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September 21, 2010
Transfer to Lesser Job Entitles Employee to Severance Benefits

When you hear a reference to the federal Employee Retirement Income Security Act (ERISA), it typically brings to mind employee retirement and insurance plans. But, as one employer was reminded by the 9th Circuit Court of Appeals, which includes California, it also applies to severance plans. This means you need to be careful when denying benefits under severance plans or risk costly federal litigation and reversal by a court.

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Company Takeover Leads to Severance Plan

“Hendricks” was employed by Sunnyvale-based Verity, Inc., as a senior vice president for operations in Europe, the Middle East, Africa, and Asia. In anticipation of a possible acquisition, Verity created a severance plan that provided that if a plan participant experienced a “covered termination” following a change in the control of the company, the participant would receive certain benefits, such as cash severance and continued medical benefits. The plan defined “covered termination” as either an involuntary termination without cause or a voluntary termination “after a substantial reduction in the participant’s duties or responsibilities.” The latter situation was labeled a “constructive termination.”

The plan also provided that an employee would not receive plan benefits if he or she was offered “immediate reemployment” after a change in ownership, defined as “uninterrupted employment such that the employee does not suffer a lapse in pay.”

Employee Seeks Severance Benefits

After Verity was acquired by Autonomy Company, Hendricks was told he was at risk of termination if a suitable alternative job wasn’t identified. On January 5, 2006, “Kluger,” Autonomy’s chief operating officer, informed him that a similar position was unlikely. Hendricks’s e-mail access was terminated later that day, but he continued to receive his base salary for the next few months. On March 23, 2006, Kluger sent Hendricks a letter alerting him about an alternative position at a company controlled by Autonomy.

Hendricks subsequently sought a determination from the Verity plan administrator that he was entitled to benefits under the severance plan. Kluger, now acting as plan administrator, denied the benefits because Hendricks:

  • Had been offered immediate reemployment,
  • Did not suffer a constructive termination,
  • Had not confirmed in writing that he would be subject to Autonomy’s confidentiality and noncompete agreements, as the plan required, and
  • Had not executed a waiver and release of claims against Autonomy, as the plan required.

Courts: Employee Entitled to Benefits

Hendricks filed a lawsuit against Verity and the plan, claiming he was entitled to benefits because he had been constructively terminated. The district court ruled in his favor, and Verity appealed. The 9th Circuit also ruled for Hendricks, citing the reasons given by the district court word for word.

The district and appellate courts found that the immediate reemployment provision of the severance plan had to be read together with the constructive termination provision. Therefore, a participant would only be ineligible under the immediate reemployment provision if the new job didn’t lead to a substantial reduction in duties or responsibilities. After all, if the provisions were read separately, a participant would be ineligible for benefits if his position was changed from senior vice president to janitor, as long as the shift was immediate and he or she suffered no lapse in pay. Instead, the immediate reemployment provision applied only when the new position fell outside the definition of constructive termination—and that wasn’t the case here.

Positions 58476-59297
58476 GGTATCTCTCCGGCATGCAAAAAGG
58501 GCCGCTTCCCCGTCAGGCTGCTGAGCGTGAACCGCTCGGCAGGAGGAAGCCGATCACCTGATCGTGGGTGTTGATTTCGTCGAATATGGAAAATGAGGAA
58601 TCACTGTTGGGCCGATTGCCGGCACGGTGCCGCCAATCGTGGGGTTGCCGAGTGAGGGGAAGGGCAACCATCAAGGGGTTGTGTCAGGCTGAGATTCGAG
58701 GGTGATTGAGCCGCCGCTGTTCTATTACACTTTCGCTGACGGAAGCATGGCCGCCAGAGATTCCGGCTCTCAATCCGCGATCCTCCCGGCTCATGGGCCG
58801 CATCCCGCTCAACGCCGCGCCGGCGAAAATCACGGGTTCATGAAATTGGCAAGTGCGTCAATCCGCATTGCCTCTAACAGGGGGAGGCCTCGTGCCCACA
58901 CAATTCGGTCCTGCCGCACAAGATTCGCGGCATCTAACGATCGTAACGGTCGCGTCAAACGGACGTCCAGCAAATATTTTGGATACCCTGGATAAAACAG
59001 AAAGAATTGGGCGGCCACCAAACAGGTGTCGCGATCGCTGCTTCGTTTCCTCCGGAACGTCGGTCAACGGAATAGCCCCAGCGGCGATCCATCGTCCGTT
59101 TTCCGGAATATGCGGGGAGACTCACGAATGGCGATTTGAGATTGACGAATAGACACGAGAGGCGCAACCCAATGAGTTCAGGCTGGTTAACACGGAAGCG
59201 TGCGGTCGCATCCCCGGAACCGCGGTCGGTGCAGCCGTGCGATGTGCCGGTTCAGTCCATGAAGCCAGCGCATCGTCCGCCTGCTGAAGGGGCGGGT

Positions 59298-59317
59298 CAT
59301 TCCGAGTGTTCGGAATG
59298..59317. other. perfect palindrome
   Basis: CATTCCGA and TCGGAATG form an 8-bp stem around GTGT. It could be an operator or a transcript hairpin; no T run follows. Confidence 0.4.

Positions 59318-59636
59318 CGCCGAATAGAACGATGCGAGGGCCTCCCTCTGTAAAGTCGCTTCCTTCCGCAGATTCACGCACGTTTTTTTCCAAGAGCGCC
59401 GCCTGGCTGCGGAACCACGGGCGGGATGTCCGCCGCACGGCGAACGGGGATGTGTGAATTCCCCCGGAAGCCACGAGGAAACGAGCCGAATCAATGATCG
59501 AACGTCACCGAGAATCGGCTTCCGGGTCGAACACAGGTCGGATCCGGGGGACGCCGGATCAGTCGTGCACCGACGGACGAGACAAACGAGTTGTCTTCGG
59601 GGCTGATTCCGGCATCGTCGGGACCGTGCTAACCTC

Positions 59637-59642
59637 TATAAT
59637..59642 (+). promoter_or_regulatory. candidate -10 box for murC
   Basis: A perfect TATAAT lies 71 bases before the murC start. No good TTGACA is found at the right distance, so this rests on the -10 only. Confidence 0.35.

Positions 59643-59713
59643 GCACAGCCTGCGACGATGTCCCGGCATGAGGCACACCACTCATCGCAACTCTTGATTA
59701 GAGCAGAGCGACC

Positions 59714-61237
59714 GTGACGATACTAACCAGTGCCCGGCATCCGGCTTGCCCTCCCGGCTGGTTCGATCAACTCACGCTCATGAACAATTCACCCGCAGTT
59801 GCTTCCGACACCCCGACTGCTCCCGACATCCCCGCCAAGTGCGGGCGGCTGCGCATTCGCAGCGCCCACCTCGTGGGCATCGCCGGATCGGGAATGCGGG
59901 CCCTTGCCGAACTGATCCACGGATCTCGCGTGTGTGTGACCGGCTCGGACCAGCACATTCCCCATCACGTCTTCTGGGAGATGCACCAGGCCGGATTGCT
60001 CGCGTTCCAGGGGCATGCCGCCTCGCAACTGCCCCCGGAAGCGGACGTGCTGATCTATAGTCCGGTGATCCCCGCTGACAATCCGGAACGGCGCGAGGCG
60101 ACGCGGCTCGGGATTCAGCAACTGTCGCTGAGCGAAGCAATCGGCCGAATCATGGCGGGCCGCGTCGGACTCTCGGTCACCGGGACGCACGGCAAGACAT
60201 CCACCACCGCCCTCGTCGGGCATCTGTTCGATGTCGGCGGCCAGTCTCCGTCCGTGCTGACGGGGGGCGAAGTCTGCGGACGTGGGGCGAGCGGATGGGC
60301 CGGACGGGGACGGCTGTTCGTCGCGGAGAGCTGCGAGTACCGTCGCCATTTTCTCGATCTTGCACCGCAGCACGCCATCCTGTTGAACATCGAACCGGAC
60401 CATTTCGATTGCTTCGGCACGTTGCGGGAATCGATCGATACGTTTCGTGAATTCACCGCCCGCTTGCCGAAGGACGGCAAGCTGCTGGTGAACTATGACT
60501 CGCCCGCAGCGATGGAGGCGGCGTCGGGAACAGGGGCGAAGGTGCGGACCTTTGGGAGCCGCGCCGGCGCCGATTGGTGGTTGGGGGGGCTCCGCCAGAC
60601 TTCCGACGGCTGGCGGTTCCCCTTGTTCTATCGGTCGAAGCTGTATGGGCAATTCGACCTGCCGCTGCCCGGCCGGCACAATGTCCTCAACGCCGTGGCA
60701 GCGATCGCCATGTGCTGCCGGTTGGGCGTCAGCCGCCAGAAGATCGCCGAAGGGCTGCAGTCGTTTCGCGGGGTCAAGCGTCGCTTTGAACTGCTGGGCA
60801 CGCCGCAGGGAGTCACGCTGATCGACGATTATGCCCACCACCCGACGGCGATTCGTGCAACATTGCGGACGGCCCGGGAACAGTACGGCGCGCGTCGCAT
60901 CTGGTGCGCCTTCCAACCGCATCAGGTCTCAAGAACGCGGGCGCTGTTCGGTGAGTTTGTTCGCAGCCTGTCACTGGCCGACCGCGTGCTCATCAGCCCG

In his former position, Hendricks managed more than 100 employees and oversaw operations that generated approximately $50 million in revenues. In the alternative job, he would have been in charge of about $5 million in revenues and only 15 employees. He also would have reported to a general manager rather than to the CEO, as he had done at Verity. Kluger’s determination that Hendricks would not have suffered a substantial reduction in his duties or responsibilities, the courts found, was unreasonable.

The courts also dismissed Kluger’s other bases for denial—Hendricks’s failure to confirm in writing that he would be subject to confidentiality and noncompete agreements and to execute a waiver and release of claims. These were preconditions to actually receive benefits, not to be eligible for them. As such, he did not need to satisfy the preconditions until the employer agreed to pay the benefits. Sluimer v. Verity, Inc., U.S. Court of Appeals for the 9th Circuit, No. 09-15128 (2010).

How to Avoid a Court Reversal

Generally, if an ERISA plan gives the plan administrator discretion to make benefit determinations, courts will defer to the administrator if the decision was based on a reasonable interpretation of the plan’s terms and was made in good faith.

Practice Tip

If an ERISA plan administrator has a conflict of interest—such as both determining whether an employee is eligible for benefits and serving in a high-level position with the entity that would pay the benefits—a court will take that into account when determining whether the administrator abused his or her discretion when denying benefits.

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